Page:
cheryl said...


I have a question, and I hope I'm able to make myself clear enough... But what would you say to those who might reply, "we address things all the time that are either too general to elicit a response, like, "all the kings of the earth (ex. Ps 68:32)" or are uncapable period, like animals, stars, ect. (ex. Ps 148:3; Ps 69:34)" ?

I ask because this was what was said to me a year or so ago, when I brought these very hymns up in response to, "can we invoke the saints in heaven?"

I realize that you may not be taking it that far...and if I've strayed too far from the topic...I apologize.

fr john w fenton said...


If I understand correctly, you're asking if telling the saints to praise the Lord is no different than telling fire, hail, snow and all creation to praise or bless the Lord. What an interesting question!

Please excuse me if this sounds sophist or paradoxical, but I would say the answer is "yes" and "no." It is "yes" because, as the Psalmist notes, all creation is to bless and praise the Lord because He is their Creator and, in His Son, redeems all creation.

However, note the significant phrase: "in His Son." Man is the climax of God's creation chiefly because he is created both in God's image (i.e., Christ, who is the image of the Fahter) and in His likeness. For this reason, the redemption of the cosmos occurs *through* the redemption of mankind--which is located in the redeeming act of God-in-the-flesh. The fullness of this redemption is the participation of man in God (2 Pt 1.4). Rocks, trees, skies, etc. don't partake of the divine nature since they were not made for this.

Therefore, the answer is also "no" because entreating the saints is unique from entreating other created things. Unlike telling the rocks to praise God, entreating the saints (among other things) encourages us to believe that the fullness is possible since they are now living it; and that this fullness is precisely the unending doxology of the cosmos through men.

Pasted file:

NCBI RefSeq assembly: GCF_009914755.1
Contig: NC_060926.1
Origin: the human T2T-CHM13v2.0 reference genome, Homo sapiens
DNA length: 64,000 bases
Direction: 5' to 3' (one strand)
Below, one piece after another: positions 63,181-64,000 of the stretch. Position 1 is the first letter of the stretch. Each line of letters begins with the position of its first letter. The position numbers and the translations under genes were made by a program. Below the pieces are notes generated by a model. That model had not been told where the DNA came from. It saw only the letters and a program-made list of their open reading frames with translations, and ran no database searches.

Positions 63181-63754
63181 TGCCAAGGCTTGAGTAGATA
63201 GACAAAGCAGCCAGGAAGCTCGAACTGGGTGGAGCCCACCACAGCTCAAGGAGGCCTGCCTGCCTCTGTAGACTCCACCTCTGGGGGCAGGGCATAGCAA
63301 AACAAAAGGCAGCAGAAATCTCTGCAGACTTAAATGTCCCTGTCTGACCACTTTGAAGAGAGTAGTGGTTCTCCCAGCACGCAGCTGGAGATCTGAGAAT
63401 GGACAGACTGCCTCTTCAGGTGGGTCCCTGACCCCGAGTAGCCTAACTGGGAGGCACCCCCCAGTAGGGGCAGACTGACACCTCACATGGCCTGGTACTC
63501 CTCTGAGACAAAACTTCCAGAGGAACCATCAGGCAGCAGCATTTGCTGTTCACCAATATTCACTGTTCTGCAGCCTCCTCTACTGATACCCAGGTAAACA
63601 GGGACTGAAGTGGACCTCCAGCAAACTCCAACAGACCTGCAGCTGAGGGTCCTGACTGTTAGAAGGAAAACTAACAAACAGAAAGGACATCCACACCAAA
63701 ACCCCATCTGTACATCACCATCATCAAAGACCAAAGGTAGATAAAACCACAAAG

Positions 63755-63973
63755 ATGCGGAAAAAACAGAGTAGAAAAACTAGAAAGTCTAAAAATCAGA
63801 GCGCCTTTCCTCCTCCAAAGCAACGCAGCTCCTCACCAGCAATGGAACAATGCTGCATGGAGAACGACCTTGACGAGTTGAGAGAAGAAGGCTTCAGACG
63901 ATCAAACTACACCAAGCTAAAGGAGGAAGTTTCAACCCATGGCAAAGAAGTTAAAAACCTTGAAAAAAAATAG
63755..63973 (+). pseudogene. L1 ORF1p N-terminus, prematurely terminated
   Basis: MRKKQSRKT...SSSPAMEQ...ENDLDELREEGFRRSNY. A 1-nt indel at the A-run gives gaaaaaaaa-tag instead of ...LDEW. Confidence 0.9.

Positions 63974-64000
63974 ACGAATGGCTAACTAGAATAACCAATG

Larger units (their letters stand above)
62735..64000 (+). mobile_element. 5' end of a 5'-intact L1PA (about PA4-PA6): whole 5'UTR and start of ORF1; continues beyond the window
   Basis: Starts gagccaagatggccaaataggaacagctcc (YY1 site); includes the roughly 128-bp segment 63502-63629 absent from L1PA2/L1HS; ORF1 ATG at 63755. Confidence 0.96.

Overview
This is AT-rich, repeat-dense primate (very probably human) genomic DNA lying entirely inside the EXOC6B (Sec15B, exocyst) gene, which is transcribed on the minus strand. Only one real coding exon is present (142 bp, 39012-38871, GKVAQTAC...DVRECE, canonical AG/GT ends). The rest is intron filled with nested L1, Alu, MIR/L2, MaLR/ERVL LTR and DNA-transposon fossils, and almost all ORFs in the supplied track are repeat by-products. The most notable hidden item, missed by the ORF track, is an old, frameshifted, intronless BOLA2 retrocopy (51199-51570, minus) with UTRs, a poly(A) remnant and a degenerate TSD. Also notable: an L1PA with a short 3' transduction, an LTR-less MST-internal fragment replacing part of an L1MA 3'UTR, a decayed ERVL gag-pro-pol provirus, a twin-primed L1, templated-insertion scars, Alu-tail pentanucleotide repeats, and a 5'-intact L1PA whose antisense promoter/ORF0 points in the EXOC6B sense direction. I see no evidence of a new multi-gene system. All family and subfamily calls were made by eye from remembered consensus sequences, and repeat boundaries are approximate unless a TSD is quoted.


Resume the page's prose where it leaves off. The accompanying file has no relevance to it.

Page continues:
Finally, while we've never heard the rocks praise the Lord, we have heard the living do so and have the assurance from the Scriptures that those who die trusting in the Lord are even now praising Him in the same way that they did before death. So we're "egging them on," so to speak, in a different way than we "egg on" the created things--a way that is different because, among other things, their praying (and prayers) encourage and strengthen our faith.

I hope I've heard your question rightly.

Thanks for visiting.

Stephen van der Hoek said...

Fr Fenton,

I found your comments on addressing the saints in hymns very interesting. How about especially the second-to-last verse of "O come, all ye faithful"? (ie Sing, Choirs of Angels, sing in exultation, sing, all ye citizens in heaven above). This well known carol is sung by Christians and holiday-seasoners alike! Another hymn for your list, perhaps?

From Stephen.

cheryl said...

I hope I've heard your question rightly.

Yes. Thanks Father.

Thanks for visiting.

The pleasure is mine. I'm extremely glad that I'm having this opportunity (via your blog) to read more of your writing.

fr john w fenton said...


Thanks for adding to the list. You're quite right: in that famous ChristMass hymn we are imploring, entreating, and praying the saints and angels to do what they do--to pray the Lord's mercy for us and all creation.

My list wasn't intended to be exhaustive. However, if others have more suggestions...